Prayer: Oh God! Give me a Joseph heart. Make me quick to hear and obey.

June 14th, 2018

Well-Placed Faith

1 Samuel 14:6 “The Lord is not restrained to save by many or by few.”

Observation: The setting is this: Israel was terrified of the Philistines, they were largely disarmed, and many of them were hiding in caves. Jonathan, Saul’s son, took his armor-bearer up a rugged pass toward a garrison of twenty Philistine soldiers. As they advanced, Jonathan reassured his armor-bearer with the above statement.

Application:     What faith Jonathan had! The great men  Eli and Samuel had sons who turned out badly. But here we see the reverse. Saul had not been king long, but he had already acted in presumption and disobedience, and had shown himself to be cowardly. His son, Jonathan, however, showed that he must have been cultivating a heart for God because his statement reflected perfect understanding of God’s character and power. It showed his faith in a God who can accomplish His purposes regardless of the human resources we bring to the table. Earlier in the verse for today’s reading, he referred to the Philistines as “these uncircumcised,” which was a foreshadowing of the shepherd David who would derisively call Goliath an uncircumcised Philistine. This wasn’t a comment on the enemy’s anatomy. It was a statement of recognition that the speaker belonged to God Almighty, while the uncircumcised had no power and authority to rely on other than their own resources. It was a confident assertion that God was going to win this fight, and that He could do it through a mighty fighting force or through just these two ordinary guys.

This is a wonderful verse to stir up faith in me by reminding me to keep my eyes on God, who is really the One carrying the battle. When I grow discouraged in the face of uncircumcised Philistines in my life, whether witnessing to people who need the Lord or caring for a dying spouse—whatever God has called me to do—I need to remember to leave the results in His hand. And when victory is achieved, all celebration should remind me that it’s Him I celebrate; the victory is His!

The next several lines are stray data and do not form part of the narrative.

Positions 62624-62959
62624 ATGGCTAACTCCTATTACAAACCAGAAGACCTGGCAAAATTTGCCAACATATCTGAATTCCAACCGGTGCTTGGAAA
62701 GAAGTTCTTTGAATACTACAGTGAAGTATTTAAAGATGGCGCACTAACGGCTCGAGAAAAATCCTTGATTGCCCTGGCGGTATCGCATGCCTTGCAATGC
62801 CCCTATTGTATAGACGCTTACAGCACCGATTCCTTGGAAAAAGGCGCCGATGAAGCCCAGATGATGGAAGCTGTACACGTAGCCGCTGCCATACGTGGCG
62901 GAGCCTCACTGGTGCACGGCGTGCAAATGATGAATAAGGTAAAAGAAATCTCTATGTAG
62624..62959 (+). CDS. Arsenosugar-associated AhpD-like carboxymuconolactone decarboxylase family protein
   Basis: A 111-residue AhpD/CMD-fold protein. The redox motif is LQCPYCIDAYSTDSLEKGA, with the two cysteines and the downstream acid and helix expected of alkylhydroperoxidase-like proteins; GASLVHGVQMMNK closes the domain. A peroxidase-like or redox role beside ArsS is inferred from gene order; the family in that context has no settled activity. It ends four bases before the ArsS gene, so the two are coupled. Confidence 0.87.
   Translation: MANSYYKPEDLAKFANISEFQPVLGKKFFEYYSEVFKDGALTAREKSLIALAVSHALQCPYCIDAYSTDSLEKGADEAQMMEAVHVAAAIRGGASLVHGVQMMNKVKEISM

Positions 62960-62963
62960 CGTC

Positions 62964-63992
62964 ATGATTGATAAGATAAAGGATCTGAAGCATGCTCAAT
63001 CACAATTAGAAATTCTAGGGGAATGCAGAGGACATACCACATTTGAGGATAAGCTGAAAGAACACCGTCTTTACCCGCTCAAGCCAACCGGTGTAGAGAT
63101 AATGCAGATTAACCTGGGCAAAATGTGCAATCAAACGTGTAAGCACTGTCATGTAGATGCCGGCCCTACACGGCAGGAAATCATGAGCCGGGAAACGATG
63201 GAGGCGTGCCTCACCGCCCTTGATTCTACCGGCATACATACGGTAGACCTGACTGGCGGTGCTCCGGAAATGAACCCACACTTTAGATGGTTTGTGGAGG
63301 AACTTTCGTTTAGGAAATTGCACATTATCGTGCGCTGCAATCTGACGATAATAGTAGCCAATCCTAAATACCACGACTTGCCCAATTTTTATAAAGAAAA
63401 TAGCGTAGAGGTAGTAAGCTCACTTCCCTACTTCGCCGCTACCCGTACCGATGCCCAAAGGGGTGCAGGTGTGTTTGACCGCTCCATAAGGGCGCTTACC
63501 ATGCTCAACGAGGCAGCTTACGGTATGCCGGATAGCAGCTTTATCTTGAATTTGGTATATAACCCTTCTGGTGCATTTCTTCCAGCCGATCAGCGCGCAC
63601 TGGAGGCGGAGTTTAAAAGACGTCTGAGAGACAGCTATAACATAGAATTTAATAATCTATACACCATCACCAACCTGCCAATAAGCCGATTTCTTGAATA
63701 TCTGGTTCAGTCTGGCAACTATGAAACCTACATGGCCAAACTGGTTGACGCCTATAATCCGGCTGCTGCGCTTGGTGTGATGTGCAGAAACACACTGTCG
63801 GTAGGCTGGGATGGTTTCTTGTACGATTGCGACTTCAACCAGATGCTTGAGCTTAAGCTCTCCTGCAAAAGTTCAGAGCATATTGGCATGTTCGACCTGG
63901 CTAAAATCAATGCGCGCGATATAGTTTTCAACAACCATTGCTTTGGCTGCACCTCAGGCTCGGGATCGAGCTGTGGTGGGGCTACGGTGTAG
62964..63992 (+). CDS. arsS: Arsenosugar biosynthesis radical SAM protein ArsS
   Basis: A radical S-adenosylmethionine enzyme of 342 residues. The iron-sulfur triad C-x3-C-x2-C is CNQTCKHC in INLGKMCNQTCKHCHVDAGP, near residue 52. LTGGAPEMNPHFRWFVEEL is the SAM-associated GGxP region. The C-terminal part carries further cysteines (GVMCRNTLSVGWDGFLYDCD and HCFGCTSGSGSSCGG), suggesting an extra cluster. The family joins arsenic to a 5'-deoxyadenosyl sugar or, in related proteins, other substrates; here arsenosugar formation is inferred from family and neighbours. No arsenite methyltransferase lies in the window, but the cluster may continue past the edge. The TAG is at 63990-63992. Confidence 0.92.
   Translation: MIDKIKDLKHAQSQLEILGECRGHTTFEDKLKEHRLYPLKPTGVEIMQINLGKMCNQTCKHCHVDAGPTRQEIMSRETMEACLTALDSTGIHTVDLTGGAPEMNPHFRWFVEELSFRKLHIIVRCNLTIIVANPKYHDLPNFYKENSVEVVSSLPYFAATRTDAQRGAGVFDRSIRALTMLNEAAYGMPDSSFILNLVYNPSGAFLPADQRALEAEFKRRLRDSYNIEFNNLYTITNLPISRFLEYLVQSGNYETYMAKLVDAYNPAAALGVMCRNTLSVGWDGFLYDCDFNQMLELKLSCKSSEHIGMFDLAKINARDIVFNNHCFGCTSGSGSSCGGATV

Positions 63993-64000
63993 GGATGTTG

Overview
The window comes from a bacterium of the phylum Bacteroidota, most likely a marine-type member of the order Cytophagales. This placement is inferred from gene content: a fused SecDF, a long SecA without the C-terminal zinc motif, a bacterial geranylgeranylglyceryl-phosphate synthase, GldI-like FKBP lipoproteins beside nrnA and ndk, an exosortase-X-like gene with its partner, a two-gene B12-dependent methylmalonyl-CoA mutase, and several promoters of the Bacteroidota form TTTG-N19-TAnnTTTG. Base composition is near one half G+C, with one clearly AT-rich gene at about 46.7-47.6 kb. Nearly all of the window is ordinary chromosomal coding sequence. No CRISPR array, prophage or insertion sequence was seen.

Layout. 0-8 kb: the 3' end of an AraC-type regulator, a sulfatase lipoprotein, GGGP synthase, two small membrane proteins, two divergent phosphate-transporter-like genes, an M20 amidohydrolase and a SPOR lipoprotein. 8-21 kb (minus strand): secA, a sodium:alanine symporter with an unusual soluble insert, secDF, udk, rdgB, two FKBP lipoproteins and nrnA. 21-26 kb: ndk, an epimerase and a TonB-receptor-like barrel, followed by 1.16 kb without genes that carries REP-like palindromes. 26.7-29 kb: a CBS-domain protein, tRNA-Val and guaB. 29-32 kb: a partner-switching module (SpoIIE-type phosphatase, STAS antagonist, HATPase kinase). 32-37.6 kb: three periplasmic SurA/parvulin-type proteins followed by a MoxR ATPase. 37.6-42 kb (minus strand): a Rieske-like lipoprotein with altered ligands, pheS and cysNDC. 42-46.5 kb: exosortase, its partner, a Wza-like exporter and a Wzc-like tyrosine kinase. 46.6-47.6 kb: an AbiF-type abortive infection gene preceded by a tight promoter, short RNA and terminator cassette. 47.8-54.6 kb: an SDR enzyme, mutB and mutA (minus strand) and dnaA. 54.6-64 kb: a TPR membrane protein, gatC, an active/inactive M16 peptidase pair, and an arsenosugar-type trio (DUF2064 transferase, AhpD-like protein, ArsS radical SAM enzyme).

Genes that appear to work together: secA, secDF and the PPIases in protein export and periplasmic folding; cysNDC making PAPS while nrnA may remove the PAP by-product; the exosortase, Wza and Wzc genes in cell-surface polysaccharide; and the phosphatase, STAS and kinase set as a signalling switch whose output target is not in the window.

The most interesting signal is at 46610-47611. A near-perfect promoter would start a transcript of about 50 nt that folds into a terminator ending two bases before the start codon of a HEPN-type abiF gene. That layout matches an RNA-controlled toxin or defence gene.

Prayer:  Father, thank You for Jonathan’s example of faith in You. It takes God to make God known, and I ask that You would lead me into the kind of secret life in You that must have been Jonathan’s.

June 13th, 2018

Testing the Heart

1 Samuel 13:8, 13-14 “Now he waited seven days according to the appointed time set by Samuel…Samuel said to Saul, ‘You have acted foolishly; you have not kept the commandment of the Lord your God…The Lord has sought out for Himself a man after His own heart, and the Lord has appointed him as ruler over His people, because you have not kept what the Lord commanded you.’”

2 Corinthians 12:14: “I do not seek what is yours, but you.”

Observation: God had earlier told Saul that Samuel was to offer the sacrifices; this was the job of the priest, not the king. Now, God pressed in on Saul to expose Saul’s heart by preventing Samuel’s arrival to happen quickly enough to “rescue” Saul from his fear. So Saul took matters into his own hands by doing what only the priest of God was to do—he offered the sacrifices himself.

In 2 Corinthians, Paul was saying to the people the same thing that Samuel said to Saul: Actions matter, because they expose what is in the heart. God can use someone who seeks Him wholeheartedly, but He will reject those who claim to belong to Him, yet act in the flesh.

Application: When I am uncertain which way to go or when to move, it is wise to wait on the Lord. But if God has already told me not to do something, then I must certainly not do it. Even if the world seems to bring defeat in the meantime, I will have God’s approval if in waiting, my heart and mind have been fixed on Him.

Paul spoke something that is always true of godly motivation when he said, “I do not seek what is yours, but you.” It seems that once I have become fully His in every sense of the word—once I have come fully surrendered to Him, holding nothing back—then God knows that not only does He have my heart, but He also has all my other resources, as well: time, talents, and money. He will test my heart in this as He tested Saul by delaying Samuel’s return. His goal is always to reveal my heart, a revelation that is for my benefit, not God’s. I need to see my heart as God already sees it. Through testing, all that is within me is revealed.

Prayer: Father, I understand that exposure of my heart’s true motive is the only way You can move me from my current place of comfort into a new place of growth. So thank You, Lord that You love me enough today not to leave me in the same place I was yesterday.